Coin-Op Marathon Man
Beginning a review of the latest side-scrolling runner with a comparison to Canabalt might seem tacky by now, but bear with me on this. What I love most about Semi Secret Software’s now-primordial genre classic is that it seems it could be the tip of an iceberg — there’s got to be so much more going on in its world than the player ever gets a chance to witness. That’s also how I feel about Fakepup’s latest addition to the running genre, Super Bit Dash (Out Now, $0.99). A scarf and a bulky power suit who-knows-how-many layers thick literally envelop its protagonist in secrecy; everything we can infer about him comes from his effortless gravity defying maneuvers, wall busting abilities, and peculiar way of exploding if he happens to get poked. I hope we get a chance to see some of the mystique unraveled in major updates or sequels, because the small peek we get at this pixelated dude’s world for now is very, very cool.
Putting the “dash” in Super Bit Dash are the player’s swipe commands, which make the runner burst upward, rush forward, stomp downward, or throw on the brakes to buy the player reaction time. It’s important not to forget his run-of-the-mill jump – executed by tapping anywhere – because his dashes consume one of up to four coins he carries with him. Who knows why the guy needs pocket change for his super powers, but if the player intends to keep making him do cool things, he or she had better keep him swimming through coins along the way! The expert player will execute dashes strategically, making sure there’s always a coin or two in reserve to let him break down barriers or make it over large gaps an ordinary jump can’t handle.
Excess coins don’t just vanish into the ether. If the player has chosen Classic Mode at the start screen, the game keeps track of all collections and awards a 1-UP for every hundred gathered — a fine return of classic platformer tradition! Super Bit Dash’s checkpoint system gets it past the design dilemma of setting the player back to less intense sections of the game when he or she slips up. Instead, it rewards good performance with a chance to prolong the current level of challenge, which feels just as it should be. Once all lives are expended, chances are the course will feel very different the next time around because it’s strung together from a larger assortment of corridor sections the developer has cooked up.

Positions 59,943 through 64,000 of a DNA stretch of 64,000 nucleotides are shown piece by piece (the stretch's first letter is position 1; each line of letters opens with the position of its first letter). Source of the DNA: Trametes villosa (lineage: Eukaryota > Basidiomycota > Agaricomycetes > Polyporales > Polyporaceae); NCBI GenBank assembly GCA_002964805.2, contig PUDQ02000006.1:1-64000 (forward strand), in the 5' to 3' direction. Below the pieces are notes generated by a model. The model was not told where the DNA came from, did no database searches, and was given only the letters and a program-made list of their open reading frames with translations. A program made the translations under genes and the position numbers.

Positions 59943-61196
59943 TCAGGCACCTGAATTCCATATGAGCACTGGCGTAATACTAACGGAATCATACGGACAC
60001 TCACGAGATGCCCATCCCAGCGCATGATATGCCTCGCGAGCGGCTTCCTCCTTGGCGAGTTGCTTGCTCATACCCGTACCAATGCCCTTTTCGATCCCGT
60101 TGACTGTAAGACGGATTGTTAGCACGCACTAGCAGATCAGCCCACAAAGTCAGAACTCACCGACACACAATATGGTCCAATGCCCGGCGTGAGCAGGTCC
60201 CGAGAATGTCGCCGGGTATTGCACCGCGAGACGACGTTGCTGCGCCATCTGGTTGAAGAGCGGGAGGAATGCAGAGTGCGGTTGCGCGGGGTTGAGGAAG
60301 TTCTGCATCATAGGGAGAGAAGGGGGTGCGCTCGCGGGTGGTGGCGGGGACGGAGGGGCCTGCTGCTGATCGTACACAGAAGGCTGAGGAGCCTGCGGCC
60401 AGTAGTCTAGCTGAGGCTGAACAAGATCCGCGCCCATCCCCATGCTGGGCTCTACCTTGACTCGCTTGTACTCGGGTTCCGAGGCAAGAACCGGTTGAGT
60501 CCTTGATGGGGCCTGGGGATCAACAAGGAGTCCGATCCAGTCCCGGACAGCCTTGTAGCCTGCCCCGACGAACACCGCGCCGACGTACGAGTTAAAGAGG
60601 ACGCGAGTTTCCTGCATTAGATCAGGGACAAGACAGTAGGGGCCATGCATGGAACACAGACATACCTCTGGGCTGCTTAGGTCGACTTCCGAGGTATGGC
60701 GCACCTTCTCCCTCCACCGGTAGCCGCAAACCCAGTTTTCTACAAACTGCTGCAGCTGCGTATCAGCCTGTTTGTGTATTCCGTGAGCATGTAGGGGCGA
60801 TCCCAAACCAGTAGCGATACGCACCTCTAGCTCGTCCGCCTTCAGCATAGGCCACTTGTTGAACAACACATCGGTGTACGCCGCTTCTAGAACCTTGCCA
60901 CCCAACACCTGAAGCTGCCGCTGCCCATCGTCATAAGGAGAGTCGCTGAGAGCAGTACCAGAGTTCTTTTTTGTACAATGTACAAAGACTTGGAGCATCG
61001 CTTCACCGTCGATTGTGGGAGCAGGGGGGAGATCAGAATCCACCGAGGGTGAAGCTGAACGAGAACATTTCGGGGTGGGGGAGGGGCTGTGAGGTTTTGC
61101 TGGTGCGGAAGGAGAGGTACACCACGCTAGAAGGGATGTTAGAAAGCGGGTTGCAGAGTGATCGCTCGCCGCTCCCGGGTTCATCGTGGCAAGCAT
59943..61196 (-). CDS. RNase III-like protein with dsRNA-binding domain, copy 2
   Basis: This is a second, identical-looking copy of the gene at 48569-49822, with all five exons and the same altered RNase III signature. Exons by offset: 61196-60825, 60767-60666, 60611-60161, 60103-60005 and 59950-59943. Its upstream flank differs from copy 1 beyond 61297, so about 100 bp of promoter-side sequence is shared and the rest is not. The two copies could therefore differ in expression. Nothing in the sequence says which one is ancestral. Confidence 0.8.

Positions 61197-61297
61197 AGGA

It wouldn’t be correct to call Super Bit Dash an endless runner per se, as its Classic Mode does have an end if the seasoned player can survive long enough to reach it. OpenFeint leaderboard competition focuses on what happens within that span: number of coins collected, number of lives lost, number of checkpoints crossed. If you’d rather, however, you can choose to play the game in Endless Mode, which consists of all the rooms strung together in a random order and lacks the 1-UP system. And if you’re just looking for a cool game to pick up and play but aren’t much of a challenge seeker, Super Bit Dash has you covered too — both Classic and Endless Modes can be played on easy or hard difficulty. The major difference between difficulty modes as I’ve experienced them are different room sets and the rate at which the character runs; he progressively gains speed, Canabalt-style, on the hard difficulty level, while the easy setting provides a comparatively laid-back experience.
However the player chooses to run through Super Bit Dash, the game feels utterly slick. It’s no surprise to me that cocos2d is involved on the programming side of things, and Super Bit Dash proves it performs just as well with swipe interfaces as it does in games that rely on virtual buttons. The downside of its seamless corridor stitching is that it leaves the game wanting for aesthetic variation compared to strictly segmented, level-based runners. Super Bit Dash cycles through three lovely chiptune-inspired tracks, but sadly they loop much more quickly in-game than the teaser track posted to Fakepup’s blog awhile back. Perhaps a soundtrack release is in order one day?
Diehard leaderboard competitors should get lots of mileage out of Super Bit Dash; for the rest of us it’s liable to run its course within a few hours, but the price is right in any case. Despite how tired the running genre has become since Canabalt whipped it into a true craze on iOS, Super Bit Dash’s intuitive swipe interface and cool approach should give this one some staying power; since the preview writeup, it’s been the kind of game I’m tempted to fire up every so often just to experience it again. A new mode appears to be on tap for updates, and who knows where Classic Mode’s mysterious conclusion could lead?
iFanzine Verdict: This super-polished offering manages to bring something new to the running genre with its cool move set and completely natural swipe interface. Even if you’ve tired of side-scrolling runners Super Bit Dash is worth a trip back to the genre, and its heavy platforming elements stretch its appeal to retro enthusiasts.